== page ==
The next target may be your favorite show.
LifeSiteNews’ counter-petition has just under 20,000 signatures as I write this.
You can read it here and sign it if you agree.
Women are fixers. It should come as no surprise to anyone with an understanding of the sexes that the leading female figure on primetime television is none other than a fixer named Olivia Pope. Fifty years ago women primarily played the role of mother on screen and, in doing so, they fixed things and life was pretty darn perfect. But perfect doesn’t fly on network television any longer. Today it’s all about drama, and drama is conflict. So, we get Olivia Pope: beautiful, intelligent, who fantasizes about marrying an already married man, having his children and fixing a nice little life in the Vermont countryside for them, but is too embroiled in fixing her own life and the lives of those she loves to ever quite reach her American nirvana.
Like Israel’s matriarchs, Olivia Pope has a vision of justice, of order, of the way things should be. The wearer of the “white hat,” she wrestles between good and evil in her many attempts to manifest this divine sense that has been humanized as her “gut” instinct. Watch her and you’ll see the woman in white when she pursues truth, the woman in black when she has given over to evil, and the woman in gray when she questions everything she knows. Being a fixer is a woman’s inherent power and inevitable struggle. It isn’t that we want to “do it all” because doing it isn’t as hard as taking responsibility for it, for the lives under our care. Olivia Pope cares for everyone, wants to save everyone, wants to repair everyone and make everything all better. Her struggle, like that of the matriarchs, is in placing the sole burden of responsibility on her own shoulders. But, the greatest lesson of God-given responsibility is that you are not expected to carry it all alone.
According to “Live with Kelly and Michael” co-host Kelly Ripa, her 13-year-old daughter Lola isn’t her biggest fan. Yahoo News reports:
“I don’t think she likes me, but I don’t care. I’m like, ‘I’m not your friend, I’m your mom,’” Ripa told Wendy Williams. “I just feel an obligation as her mom to keep her living in the real world. I don’t care who you are or what you do, if you’re a mom, you’re a mom.”
Ripa, 44, explained that not only is she a source of embarrassment for her teen, but recently, she and her husband, Mark Consuelos, were forced to punish their daughter. Ripa said she revoked their daughter’s phone and Internet privileges because she was using her phone when she was supposed to be studying Spanish.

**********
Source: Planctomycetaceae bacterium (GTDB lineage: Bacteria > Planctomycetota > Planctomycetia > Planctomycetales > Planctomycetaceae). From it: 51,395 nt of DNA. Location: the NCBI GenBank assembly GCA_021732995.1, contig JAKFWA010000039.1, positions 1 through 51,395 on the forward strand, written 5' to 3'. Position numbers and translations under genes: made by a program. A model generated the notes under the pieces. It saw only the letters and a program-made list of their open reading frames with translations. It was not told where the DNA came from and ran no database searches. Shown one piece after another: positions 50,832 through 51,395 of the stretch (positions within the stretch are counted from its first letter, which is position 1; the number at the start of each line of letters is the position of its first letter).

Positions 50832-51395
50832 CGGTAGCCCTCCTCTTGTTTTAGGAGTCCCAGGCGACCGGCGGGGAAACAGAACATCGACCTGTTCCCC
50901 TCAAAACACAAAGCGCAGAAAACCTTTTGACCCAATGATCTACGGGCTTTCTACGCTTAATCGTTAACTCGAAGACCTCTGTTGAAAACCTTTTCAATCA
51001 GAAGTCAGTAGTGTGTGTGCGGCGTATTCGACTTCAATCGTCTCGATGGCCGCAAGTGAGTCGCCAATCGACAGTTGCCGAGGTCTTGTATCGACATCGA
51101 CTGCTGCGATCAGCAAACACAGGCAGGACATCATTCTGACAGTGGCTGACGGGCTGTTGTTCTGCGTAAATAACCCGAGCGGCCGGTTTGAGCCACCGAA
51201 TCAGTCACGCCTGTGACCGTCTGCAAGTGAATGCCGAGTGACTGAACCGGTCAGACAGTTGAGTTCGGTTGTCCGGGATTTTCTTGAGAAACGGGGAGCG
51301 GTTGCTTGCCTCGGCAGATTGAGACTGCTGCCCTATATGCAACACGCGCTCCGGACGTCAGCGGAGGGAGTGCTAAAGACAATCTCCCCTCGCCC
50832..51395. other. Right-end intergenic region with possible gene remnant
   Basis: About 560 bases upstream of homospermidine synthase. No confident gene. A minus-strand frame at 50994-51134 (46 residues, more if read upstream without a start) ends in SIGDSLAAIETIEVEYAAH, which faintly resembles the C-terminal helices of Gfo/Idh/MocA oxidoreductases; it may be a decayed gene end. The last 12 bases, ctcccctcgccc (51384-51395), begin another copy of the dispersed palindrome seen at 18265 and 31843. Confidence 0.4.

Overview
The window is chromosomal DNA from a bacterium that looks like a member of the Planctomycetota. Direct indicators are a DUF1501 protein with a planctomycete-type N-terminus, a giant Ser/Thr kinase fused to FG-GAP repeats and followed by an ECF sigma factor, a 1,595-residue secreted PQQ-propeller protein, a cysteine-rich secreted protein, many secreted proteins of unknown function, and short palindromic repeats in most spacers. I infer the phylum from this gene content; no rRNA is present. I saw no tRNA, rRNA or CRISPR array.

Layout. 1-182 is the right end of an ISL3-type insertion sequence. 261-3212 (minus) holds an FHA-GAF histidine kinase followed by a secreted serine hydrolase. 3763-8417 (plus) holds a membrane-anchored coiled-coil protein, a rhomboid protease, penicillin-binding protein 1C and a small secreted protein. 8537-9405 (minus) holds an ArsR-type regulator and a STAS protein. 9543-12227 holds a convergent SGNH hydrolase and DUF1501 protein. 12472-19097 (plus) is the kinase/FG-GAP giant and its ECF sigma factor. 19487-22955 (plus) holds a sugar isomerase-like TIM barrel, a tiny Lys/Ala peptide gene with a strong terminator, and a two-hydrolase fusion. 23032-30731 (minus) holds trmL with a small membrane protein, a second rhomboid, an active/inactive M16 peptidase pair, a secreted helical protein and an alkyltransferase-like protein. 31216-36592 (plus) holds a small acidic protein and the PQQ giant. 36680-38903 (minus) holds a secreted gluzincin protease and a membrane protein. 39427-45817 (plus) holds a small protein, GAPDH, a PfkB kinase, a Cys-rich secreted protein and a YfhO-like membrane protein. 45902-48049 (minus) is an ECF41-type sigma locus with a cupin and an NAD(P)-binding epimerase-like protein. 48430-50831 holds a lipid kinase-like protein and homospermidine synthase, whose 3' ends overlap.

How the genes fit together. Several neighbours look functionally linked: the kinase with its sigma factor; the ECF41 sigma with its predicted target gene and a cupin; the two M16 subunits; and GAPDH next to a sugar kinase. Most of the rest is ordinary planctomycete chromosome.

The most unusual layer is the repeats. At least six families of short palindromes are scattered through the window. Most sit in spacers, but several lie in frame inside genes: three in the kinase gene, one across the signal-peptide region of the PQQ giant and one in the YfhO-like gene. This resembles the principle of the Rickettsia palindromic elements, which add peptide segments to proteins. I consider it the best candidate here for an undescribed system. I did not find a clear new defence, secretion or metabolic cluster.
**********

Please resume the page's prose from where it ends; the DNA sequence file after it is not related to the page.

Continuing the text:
It’s an interesting insight into the private life of a very public figure. As if parenting isn’t fraught with enough perils and pressures, Ripa and her husband, Mark Consuelos, are raising kids in the spotlight — where they’re expected to smile for the cameras and perform anytime they’re in public. Their children are privileged — one percenters by almost any standards — so raising children who are not spoiled brats (see: the debacle they call the Kardashian family) increases the degree of parenting difficulty exponentially.
Kids need to learn early on that the world doesn’t revolve around them and they’re not the center of the universe — they shouldn’t be permitted demand to worship and adoration (things that should be reserved for God). All things considered, Ripa seems to be trying to keep her kids grounded and as she said, “living in the real world,” which is rather refreshing in a culture where discipline and accountability are increasingly out of fashion and parents want their kids to be their BFFs.
But about Ripa’s comment that she doesn’t care if her daughter likes her. Should she care? Should you care if your kids (in particular, kids of the teenage variety) don’t like you? Should your popularity with your kids guide how you respond to them and make decisions about parenting? Or is it better to plow ahead with your decisions, ignoring how your kids feel about you?
Sally was right when she complained in the Peanuts Thanksgiving special that it was too soon to learn about another holiday because she wasn’t even through with her Halloween candy yet. And she couldn’t have had that much candy as she’d spent Halloween in a pumpkin patch with Linus, and her brother came home with a bag of rocks.
With Halloween, the US candy calendar begins. Now, I’m not a strict candy limits mom. When my eldest was three years old, we hit about half a dozen houses. This was in Eaton Square, an area of London that was just coming up to speed with American traditions for All Hallows Eve, so we aren’t talking about a ton of candy. I let him eat to his heart’s content. My mother did not approve, but as she cautioned me, Patrick got about half way through his bucket, then stopped and asked for water and if he could have the rest tomorrow. His tummy didn’t like all the candy, he told us. I beamed, of course, and let him watch The Great Pumpkin before bed. (He slept fine, by the way.)
The American Enterprise Institute has a new study that looks at the benefits of marriage:
This study documents five key findings about the relationships between family patterns and economic well-being in America.
The retreat from marriage—a retreat that has been concentrated among lower-income Americans—plays a key role in the changing economic fortunes of American family life. We estimate that the growth in median income of families with children would be 44 percent higher if the United States enjoyed 1980 levels of married parenthood today. Further, at least 32 percent of the growth in family-income inequality since 1979 among families with children and 37 percent of the decline in men’s employment rates during that time can be linked to the decreasing number of Americans who form and maintain stable, married families.